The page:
Yes, variety is good, and in addition to the prevailing madness, there is also sentiment, beauty, and just plain catchy, multi-layered pop pleasure to be found in plentitude on more restrained tracks like "Cindy Tells Me," the lush "On Some Faraway Beach," and the infectious instrumental title track.

The list of guest musicians is impressive: on board for maestro Eno's wild ride are Robert Fripp, John Wetton, Chris Spedding, Nick Judd, and Roxy Music members Phil Manzanera, Andy Mackay, and Paul Thompson. (If you haven't heard Fripp's absolutely blistering solo on the essential, acerbic "Baby's on Fire," then you're missing out on one of the best things he's ever laid down outside the Crimson fold!)

Why do so many diverse artists, from Bowie to Ultravox to James to Paul Simon to U2 hire Brian Eno to work his magic on their albums? The answer can begin to be discerned here. Tasty stuff -- if you like it - and a very strong debut from one of the most important and influential figures in modern music.

Michael Hoenig - 1978 - Departure From The Northern Wasteland

Michael Hoenig 
1978
Departure From The Northern Wasteland




01. Departure From The Northern Wasteland (20:53)
02. Hanging Garden Transfer (10:56)
03. Voices Of Where (6:19)
04. Sun And Moon (4:16)


- Michael Hoenig / synthesizers & electronics



Michael Hoenig is a German synth/electronic composer who started his career in the "cosmic" krautrock classic Agitation Free. He joined the band in 1971 thanks to Michael Gunter. Hoenig notably provided the electronic treatments, spacey and hypnosis synth sounds on "Malesch" (1972) and "second" (1973). His most important contribution in Agitation Free remains in "last" (live, 1974) for the monumental "beatific" electronics and rumbling drones. In march 1975, Hoenig was hired to replace Peter Baumann in Tangerine Dream for an Australian tour and BBC recorded London Royal Albert Hall concert. After his short appearance in Tangerine Dream, Hoenig released two solo albums: Departure From The Northern Wasteland (1978) and Xcept One (1987). Considered as a little classic the first one reveals strong connexions with Tangerine Dream's typical synth arpeggios and abstract atmospheres.
In parallel he worked for several movie soundtracks, including Deadly Encounter, Koyaaniswatsi, One Flew Over the Cuckoo's Nest, Max Headroom, The Blob, and Dark Skies. He also composed the music for the computer game Baldur's Gate 2.

Let's go straight to the point: If you are fond of mid 70s Tangerine Dream, you will enjoy for sure this album. Departure From The Northern Wasteland is crafted in the same stone than Ricochet and Encore, minus the guitars. With this record, Michael Hoenig offers beautiful, contemplative and inspired electronic music dispatched in four pieces, mostly instrumental.

The title track is undoubtly the highlight of the disc. Perfectly sequenced, synthetizers' themes evolve slowly and superposing mellotron waves reveal magic and crystalline landscapes. The song fades away softly during its final part. The tune could have well figured on a Tangerine Dream release. The next track, Hanging Garden Transfer, displays a much faster, colder and more robotic sound. There are truely very trippy and catchy passages in it. Voices Of Where arrives as a surprise, as it features no rythm and hardly no sequencing at all, mainly mellotron and backing vocals. The tune is relaxing but is also the weakest of the album, as it tends to be repetitive by moments. This is easily catched up with the ending track, Sun And Moon, which brings the sequencer back. It is at first glance reminiscent of Ashra's New Age Of Earth. Then keyboards become more energic to offer a quite enchanting and spacey futuristic conclusion.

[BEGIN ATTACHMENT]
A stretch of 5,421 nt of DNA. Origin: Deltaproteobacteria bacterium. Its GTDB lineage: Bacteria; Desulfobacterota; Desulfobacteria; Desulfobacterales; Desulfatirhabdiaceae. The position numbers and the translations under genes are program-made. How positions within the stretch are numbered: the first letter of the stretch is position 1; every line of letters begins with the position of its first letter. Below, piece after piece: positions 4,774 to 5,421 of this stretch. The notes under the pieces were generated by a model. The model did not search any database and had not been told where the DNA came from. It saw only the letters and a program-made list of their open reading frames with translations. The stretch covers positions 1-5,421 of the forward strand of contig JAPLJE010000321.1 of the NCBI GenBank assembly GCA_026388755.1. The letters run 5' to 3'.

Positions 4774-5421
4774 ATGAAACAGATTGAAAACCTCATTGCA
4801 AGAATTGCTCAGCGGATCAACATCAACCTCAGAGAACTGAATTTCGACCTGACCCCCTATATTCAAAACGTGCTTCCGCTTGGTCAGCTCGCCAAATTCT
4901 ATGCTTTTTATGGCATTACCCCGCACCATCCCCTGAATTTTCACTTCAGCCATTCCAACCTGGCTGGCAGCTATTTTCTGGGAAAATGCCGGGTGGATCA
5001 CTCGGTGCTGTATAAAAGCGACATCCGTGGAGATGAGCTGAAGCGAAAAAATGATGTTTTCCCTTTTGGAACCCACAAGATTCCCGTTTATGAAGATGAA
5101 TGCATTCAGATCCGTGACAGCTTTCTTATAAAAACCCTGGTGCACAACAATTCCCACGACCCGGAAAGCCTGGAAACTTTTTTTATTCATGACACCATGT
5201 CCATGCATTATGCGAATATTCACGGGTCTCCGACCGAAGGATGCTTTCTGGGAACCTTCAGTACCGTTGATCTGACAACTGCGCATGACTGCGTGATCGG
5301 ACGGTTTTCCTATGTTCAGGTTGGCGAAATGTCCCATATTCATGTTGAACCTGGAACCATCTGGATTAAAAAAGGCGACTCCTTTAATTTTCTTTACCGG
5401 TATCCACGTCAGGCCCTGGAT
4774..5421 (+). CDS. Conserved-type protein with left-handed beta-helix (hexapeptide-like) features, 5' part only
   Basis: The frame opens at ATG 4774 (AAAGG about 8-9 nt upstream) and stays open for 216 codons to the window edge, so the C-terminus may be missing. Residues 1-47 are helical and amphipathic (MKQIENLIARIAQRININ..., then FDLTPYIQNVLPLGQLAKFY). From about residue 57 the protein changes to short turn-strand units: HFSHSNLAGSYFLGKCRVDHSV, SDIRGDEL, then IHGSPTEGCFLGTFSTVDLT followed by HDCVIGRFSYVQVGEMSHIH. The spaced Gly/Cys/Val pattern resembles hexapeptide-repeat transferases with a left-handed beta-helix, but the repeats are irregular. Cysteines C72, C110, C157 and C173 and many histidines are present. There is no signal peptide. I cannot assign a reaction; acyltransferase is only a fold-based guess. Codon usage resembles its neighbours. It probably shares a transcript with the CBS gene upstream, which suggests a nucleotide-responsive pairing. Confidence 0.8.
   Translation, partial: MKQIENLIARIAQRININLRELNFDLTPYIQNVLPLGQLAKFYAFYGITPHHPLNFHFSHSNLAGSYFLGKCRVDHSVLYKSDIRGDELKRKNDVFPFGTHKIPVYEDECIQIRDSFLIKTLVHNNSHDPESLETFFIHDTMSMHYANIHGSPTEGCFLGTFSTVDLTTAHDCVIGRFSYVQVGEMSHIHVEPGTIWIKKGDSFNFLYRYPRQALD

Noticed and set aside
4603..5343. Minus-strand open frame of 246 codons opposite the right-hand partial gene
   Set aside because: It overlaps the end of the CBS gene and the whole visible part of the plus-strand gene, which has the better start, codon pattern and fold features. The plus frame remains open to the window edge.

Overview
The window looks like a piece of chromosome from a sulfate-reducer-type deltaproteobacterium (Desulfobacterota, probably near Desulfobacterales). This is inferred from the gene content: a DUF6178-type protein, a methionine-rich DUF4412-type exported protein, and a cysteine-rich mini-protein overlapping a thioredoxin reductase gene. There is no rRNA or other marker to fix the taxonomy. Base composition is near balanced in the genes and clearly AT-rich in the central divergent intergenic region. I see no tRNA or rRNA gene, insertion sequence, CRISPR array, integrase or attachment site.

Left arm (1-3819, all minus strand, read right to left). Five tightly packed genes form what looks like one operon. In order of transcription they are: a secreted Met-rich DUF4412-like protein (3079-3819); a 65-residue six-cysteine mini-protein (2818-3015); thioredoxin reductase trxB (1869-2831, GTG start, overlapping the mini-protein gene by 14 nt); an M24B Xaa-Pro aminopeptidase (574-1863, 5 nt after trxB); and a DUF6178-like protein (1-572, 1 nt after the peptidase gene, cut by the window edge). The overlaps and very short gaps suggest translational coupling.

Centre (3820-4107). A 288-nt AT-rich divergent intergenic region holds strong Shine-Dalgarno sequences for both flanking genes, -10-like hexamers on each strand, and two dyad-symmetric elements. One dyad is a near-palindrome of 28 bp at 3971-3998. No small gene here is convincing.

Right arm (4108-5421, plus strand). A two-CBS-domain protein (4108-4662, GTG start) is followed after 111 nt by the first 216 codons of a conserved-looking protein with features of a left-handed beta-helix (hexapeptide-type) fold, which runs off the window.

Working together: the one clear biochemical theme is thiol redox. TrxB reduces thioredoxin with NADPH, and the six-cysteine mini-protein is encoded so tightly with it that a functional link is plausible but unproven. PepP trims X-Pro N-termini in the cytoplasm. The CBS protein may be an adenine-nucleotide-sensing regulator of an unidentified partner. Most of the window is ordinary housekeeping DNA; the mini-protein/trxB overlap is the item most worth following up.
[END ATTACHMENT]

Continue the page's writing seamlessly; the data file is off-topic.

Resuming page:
Not terrificly new but very inspired, Departure From The Northern Wasteland is quite similar to the albums from the classic Tangerine Dream line up with Baumann. It was released the same year the band tried to change their sound, to create something else. However, this album proves that Michael Hoenig can rank among the best electronic progressive german musicians. It's a pity he hadn't recorded more albums (the next one, Xcept One, is rather deceiving). Highly recommended to TD fans !

Leda - 1978 - Welcome To Joyland

Leda 
1978
Welcome To Joyland




01. Welcome to Joyland 3:56
02. Endless Race 3:46
03. White Clouds 4:48
04. Movin' On 3:04
05. City of Light 4:17
06. Space Ride 3:30
07. Caroussel 4:30
08. Future 3:28
09. Stardust 3:18

Hacoon Mail (Peter Baumann)
performer, writer
Cyril Claud
performer, writer



This record was written for Leda, by Peter Baumann under the alias 'Hacoon Mail'. The style is very similar to the albums recorded by Giorgio Moroder-Donna Summer at the time, or the underrated "Disco Machine" by Electronic System. The problem is that Leda is a very weak singer, actually she sings like me in the shower:) or something, and the last track sounds like a corny Eurovision entry.

Fortunately she is quiet during half of the record or more and Baumann steals the show, hinting to the technopop music made by himself in the 80s. The music is amazing, like futuristic-techno-cosmic-disco, it could have been a massive hit on the dancefloors (with a better singer), but its destiny was to become an obscure gem, which nowadays unfortunately and undeservedly is out of print.

Peter Baumann - 1983 - Strangers In The Night

Peter Baumann 
1983
Strangers In The Night



01. Strangers in the Night
02. Metro Man
03. King of the Jungle
04. Be Mine